Troy Miller’s Top10
Troy Miller is a director and producer whose credits include the hit television comedies Mr. Show, Arrested Development, The Office, Flight of the Conchords, and Parks and Recreation. He says, “I selected the films below almost entirely for my own entertainment value and not in any order of preference. A film scholar I am not; a lover of all things film I shall always be.”
Paths of Glory
Before Full Metal Jacket, before Dr. Strangelove, there was Paths of Glory. Kubrick’s fluid camera choices in the battle scenes really show his evolution toward the incredible Steadicam work he would later originate on The Shining.
Frankenheimer and DP James Wong Howe’s aggressive camera work put me right into the paranoia of the “reborns.” Fifteen years after this was made, I worked on a Frankenheimer production and would literally hide in the shadows watching how he directed actors and blocked a scene—he was remarkable.
Drama John Cassavetes style—aggressive and docu-cool. Handheld and shot in black and white (by Haskell Wexler), it had a great impact on the audience, and on me and my windup Bolex as I tried to figure out how to shoot a scene. Great storytelling.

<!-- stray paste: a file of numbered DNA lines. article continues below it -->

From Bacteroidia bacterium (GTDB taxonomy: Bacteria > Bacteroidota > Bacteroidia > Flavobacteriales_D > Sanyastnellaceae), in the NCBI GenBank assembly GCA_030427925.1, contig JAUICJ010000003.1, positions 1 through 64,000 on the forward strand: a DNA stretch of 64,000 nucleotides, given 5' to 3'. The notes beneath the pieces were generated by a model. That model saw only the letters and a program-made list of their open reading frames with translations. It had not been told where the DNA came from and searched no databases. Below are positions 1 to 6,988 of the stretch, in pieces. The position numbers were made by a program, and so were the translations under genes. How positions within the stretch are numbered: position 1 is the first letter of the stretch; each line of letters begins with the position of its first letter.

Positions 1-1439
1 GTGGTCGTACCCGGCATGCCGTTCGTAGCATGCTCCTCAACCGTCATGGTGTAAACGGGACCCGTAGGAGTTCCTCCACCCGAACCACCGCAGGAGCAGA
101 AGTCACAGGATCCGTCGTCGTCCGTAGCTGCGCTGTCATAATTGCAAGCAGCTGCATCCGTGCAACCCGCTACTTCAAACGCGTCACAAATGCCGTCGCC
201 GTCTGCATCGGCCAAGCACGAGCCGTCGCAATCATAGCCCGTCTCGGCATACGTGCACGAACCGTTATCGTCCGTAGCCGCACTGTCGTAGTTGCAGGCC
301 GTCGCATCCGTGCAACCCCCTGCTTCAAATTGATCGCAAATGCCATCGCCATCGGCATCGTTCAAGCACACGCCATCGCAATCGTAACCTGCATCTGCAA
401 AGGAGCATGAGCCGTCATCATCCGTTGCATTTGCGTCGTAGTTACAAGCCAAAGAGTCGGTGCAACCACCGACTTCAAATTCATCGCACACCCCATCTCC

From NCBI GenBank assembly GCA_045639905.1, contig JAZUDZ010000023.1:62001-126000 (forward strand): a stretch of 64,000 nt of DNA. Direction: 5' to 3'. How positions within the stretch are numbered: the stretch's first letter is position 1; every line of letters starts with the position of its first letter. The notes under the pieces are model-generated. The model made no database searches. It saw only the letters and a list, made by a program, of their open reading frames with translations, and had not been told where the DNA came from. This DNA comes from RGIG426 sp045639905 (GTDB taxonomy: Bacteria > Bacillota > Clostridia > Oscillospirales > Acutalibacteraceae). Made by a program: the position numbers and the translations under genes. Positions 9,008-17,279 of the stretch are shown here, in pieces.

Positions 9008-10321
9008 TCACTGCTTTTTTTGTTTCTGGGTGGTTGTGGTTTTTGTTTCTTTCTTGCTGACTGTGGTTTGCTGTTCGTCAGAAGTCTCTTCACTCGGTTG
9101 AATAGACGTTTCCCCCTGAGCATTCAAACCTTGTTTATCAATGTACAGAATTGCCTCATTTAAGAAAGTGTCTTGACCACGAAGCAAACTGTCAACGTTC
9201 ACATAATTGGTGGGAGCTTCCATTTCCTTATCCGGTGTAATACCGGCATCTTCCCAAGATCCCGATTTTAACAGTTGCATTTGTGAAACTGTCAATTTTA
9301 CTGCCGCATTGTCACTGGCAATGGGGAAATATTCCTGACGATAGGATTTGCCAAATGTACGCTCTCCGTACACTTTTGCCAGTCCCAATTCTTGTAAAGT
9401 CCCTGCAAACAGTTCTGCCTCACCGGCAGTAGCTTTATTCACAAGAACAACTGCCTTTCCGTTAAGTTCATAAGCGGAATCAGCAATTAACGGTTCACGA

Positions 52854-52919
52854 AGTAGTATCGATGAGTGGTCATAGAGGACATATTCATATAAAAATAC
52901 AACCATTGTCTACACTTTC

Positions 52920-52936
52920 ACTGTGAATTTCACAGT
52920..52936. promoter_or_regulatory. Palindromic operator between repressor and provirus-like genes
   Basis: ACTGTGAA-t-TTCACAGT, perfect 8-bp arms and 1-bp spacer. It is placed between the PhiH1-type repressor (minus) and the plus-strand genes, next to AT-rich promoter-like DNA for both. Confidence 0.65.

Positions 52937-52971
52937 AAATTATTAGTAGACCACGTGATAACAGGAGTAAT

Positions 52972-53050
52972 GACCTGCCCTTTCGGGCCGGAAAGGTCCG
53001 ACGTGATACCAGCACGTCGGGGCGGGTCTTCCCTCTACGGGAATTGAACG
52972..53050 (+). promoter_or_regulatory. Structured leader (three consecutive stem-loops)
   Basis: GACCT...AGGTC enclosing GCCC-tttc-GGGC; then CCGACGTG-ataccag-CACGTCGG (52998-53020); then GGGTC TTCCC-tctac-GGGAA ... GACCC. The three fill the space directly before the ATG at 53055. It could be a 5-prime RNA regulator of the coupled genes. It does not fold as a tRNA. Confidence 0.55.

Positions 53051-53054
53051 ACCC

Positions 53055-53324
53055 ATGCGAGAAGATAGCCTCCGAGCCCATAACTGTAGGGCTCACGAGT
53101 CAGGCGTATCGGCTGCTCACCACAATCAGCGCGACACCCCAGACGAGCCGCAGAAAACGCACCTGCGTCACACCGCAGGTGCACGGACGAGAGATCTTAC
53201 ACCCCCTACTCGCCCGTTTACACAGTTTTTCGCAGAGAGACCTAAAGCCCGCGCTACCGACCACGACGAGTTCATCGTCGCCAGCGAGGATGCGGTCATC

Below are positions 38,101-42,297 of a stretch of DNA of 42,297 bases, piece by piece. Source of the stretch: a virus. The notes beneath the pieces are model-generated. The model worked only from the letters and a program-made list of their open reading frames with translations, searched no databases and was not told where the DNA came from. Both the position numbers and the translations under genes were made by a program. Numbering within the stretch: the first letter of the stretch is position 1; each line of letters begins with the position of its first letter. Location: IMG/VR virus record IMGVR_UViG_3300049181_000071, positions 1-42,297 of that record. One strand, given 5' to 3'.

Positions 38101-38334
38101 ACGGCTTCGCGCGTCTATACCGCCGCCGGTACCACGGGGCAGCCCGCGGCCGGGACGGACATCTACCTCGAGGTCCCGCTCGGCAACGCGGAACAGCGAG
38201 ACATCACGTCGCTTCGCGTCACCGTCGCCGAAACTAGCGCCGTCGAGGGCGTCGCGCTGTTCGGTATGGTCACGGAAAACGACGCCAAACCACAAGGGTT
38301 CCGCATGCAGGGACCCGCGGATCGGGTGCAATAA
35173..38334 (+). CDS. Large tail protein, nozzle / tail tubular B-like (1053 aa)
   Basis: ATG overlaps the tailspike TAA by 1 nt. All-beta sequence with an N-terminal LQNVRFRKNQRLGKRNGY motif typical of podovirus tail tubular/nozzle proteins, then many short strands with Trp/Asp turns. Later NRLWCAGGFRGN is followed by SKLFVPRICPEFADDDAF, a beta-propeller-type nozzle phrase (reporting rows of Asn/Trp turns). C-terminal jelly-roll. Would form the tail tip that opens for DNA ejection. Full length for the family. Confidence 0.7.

Kurosawa and film history. After seeing The Magnificent Seven (John Sturges’s U.S. remake), I was introduced to this, and it became my first awareness of world cinema. A must-see for film lovers, Kurosawa at his best.
This Is Spinal Tap
This film is hilarious. One of the best comedies ever made. Works on so many levels of story, improv, farce and using film style to set-up a joke. Rob Reiner put together a comedy dream team.
The Bank Dick
The Bank Dick doesn’t have much of a plot but is packed with great comic scenes, like a prewar sketch show. Before Jackie Gleason and John Belushi, there was W. C. Fields.
It’s a Mad, Mad, Mad, Mad World
Sid Caesar, Buddy Hackett, Milton Berle! I don’t think I have ever used the term madcap, but it’s suitable here. Stanley Kramer’s crazy comedy/adventure has great action and standout performances from many of the top comics of the ’60s. A groovy ride, and in 70 mm, yet.
Steven Soderbergh’s film inspired by the UK miniseries. One of my favorite filmmakers, and this is one of many of his that I just love. From his big-budget studio films to the smaller art films, he always finds such a unique way to tell a story. And he knows how to hold a camera!
I grew up in L.A. in the ’80s, and drove a Chevy Malibu—so this film spoke to me. Emilio as Otto and Harry Dean Stanton as Bud in the best kind of supernatural buddy comedy whodunit—in an Alex Cox rock-and-roll world!